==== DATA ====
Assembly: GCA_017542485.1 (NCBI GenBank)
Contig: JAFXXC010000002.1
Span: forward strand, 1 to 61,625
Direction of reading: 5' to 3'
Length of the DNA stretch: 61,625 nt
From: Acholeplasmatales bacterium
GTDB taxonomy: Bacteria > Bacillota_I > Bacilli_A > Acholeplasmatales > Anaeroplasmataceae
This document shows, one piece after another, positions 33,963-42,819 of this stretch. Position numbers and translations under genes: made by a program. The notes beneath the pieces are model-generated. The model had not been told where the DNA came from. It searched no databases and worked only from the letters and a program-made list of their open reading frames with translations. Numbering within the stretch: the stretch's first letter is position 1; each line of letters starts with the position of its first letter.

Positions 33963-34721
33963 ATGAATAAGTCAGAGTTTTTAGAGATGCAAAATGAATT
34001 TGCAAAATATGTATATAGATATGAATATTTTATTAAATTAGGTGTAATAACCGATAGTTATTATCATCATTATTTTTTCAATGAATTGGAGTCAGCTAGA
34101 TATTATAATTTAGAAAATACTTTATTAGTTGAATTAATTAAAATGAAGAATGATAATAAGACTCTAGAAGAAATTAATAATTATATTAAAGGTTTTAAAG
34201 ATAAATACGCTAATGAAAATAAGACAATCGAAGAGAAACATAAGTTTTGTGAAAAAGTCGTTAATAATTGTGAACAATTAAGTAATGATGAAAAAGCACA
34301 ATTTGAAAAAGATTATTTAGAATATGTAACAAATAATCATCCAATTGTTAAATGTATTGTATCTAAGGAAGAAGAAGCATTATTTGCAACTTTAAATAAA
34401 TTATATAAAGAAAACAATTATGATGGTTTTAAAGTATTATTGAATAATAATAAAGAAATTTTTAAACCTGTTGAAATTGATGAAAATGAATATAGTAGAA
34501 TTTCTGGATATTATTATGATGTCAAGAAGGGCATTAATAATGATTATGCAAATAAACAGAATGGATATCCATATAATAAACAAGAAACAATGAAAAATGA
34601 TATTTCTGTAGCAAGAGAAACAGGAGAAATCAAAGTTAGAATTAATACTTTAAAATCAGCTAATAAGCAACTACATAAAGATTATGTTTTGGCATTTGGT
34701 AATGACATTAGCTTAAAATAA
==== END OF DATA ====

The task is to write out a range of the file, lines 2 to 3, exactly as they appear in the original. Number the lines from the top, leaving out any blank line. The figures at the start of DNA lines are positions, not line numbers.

Contig: JAFXXC010000002.1
Span: forward strand, 1 to 61,625